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What's Really Weighing On Financial Services ETFs

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What's Really Weighing On Financial Services ETFs

It wasn't supposed to be this way for financial services exchange-traded funds. The Federal Reserve raised interest rates last month, doing so for the first time in nearly a decade, and market observers widely expect a couple of more rate hikes this year.

Conventional wisdom dictates higher interest rates are usually a good thing for bank stocks, but that has been far from true in 2016, with rate-sensitive regional bank stocks and ETFs being among the New Year's most disappointing performers.

Feeling The Pain

That is even more disappointing for the broad swath of money managers that made financial services, the S&P 500's second-largest sector weight, the most allocated to sector in December.

Those money managers and their clients are feeling some pain, because less than a month into 2016, the Financial Select Sector SPDR (Select Sector Financial Slct Str SPDR Fd (NYSE: XLF)), the largest financial services ETF, is the second worst performer among the nine legacy sector SPDRs with an 11 percent loss. Even the moribund Energy Select Sector SPDR (ETF) (NYSE: XLE) has outpaced XLF to start the year.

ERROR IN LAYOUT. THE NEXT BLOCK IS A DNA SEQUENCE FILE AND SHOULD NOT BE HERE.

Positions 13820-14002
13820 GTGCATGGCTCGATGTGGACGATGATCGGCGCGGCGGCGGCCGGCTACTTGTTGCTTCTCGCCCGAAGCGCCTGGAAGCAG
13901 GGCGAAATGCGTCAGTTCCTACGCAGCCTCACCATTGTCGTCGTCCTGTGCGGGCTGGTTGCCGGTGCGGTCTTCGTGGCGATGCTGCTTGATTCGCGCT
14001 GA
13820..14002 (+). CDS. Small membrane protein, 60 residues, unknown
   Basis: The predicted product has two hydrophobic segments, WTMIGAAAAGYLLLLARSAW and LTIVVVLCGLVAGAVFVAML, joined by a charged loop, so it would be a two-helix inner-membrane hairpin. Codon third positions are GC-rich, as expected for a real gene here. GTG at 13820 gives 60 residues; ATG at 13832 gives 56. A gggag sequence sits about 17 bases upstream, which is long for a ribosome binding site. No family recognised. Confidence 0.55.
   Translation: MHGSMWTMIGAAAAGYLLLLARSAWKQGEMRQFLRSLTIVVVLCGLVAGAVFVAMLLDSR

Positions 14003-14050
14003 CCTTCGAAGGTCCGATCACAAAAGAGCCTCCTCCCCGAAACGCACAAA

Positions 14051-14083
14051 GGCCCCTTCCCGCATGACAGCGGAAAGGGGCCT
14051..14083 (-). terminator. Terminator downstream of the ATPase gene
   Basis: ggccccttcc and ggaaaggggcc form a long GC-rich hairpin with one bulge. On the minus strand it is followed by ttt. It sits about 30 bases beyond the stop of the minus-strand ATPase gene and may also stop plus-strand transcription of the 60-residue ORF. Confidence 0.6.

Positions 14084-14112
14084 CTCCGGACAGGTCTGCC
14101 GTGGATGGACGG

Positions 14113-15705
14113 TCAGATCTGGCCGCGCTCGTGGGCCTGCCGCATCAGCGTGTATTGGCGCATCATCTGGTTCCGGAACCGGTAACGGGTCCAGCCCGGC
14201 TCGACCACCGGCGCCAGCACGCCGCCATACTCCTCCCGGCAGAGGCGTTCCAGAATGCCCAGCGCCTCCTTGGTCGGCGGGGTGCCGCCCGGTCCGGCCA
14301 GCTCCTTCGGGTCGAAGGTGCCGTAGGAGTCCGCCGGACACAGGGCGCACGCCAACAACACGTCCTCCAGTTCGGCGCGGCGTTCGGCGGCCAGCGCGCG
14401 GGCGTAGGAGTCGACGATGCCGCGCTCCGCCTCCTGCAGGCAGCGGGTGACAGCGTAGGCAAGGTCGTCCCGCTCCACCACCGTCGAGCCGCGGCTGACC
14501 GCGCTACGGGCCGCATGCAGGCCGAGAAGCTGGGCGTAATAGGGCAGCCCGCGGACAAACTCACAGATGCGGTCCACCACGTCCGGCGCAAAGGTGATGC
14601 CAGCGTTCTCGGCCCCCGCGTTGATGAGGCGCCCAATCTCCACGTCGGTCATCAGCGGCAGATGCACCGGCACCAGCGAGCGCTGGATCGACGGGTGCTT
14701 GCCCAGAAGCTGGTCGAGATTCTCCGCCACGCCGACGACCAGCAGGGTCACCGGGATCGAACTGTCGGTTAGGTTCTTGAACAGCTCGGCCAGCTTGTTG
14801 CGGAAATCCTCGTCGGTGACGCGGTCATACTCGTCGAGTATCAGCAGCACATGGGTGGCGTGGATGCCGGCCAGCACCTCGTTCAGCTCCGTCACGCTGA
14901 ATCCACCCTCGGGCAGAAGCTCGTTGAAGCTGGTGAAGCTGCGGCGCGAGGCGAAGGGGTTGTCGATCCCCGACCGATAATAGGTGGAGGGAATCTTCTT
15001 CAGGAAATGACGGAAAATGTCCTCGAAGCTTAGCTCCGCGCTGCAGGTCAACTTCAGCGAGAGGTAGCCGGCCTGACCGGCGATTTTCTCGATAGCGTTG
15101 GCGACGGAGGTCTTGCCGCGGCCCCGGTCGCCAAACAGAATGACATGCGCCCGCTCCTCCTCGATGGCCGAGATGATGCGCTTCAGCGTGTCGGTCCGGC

Related Link: Bank On Dividends With Bank ETFs

Investors' dissatisfaction with bank ETFs is on full display with XLF, which has bled $1 billion in assets this year. Only six other ETFs have lost more assets since the start of the year.

What Is Really Causing Investor Reactions?

Against such an ominous backdrop, identifying the catalysts behind the financial sector's woes is a worthy endeavor, one that shows answers beyond the Fed and slumping oil prices.

“Take a look at the ratio of the Financial Select Sector SPDR Fund relative to the SPDR S&P 500 ETF Trust (XLF/SPY),” said Rareview Macro founder Neil Azous in a note out Tuesday.

“As you can see, over the last 10 years the 14-day relative strength index (RSI) has never been this oversold, including during the Global Financial Crisis.”

As Azous pointed out, the book values of some of XLF's marquee constituents reside nowhere near the nadirs seen in 2011 when global investors were fretting over Greece possibly departing the eurozone— meaning there is more to the financial services sector's current malaise. Several ominous points underscore the weakness seen in financial services stocks and ETFs to start 2016.

“The selling is about asset deterioration and banks beginning to price in the jump to a 40 percent from 20 percent probability of a recession,” said Azous. “The selling is beginning to include concerns over the consumer – that is, peak autos and a pause in the housing recovery.”

Disclosure: Todd Shriber owns shares of XLF.

Image Credit: Public Domain

Posted-In: financial servicesNews Sector ETFs Short Ideas Intraday Update Markets Trading Ideas ETFs Best of Benzinga

 

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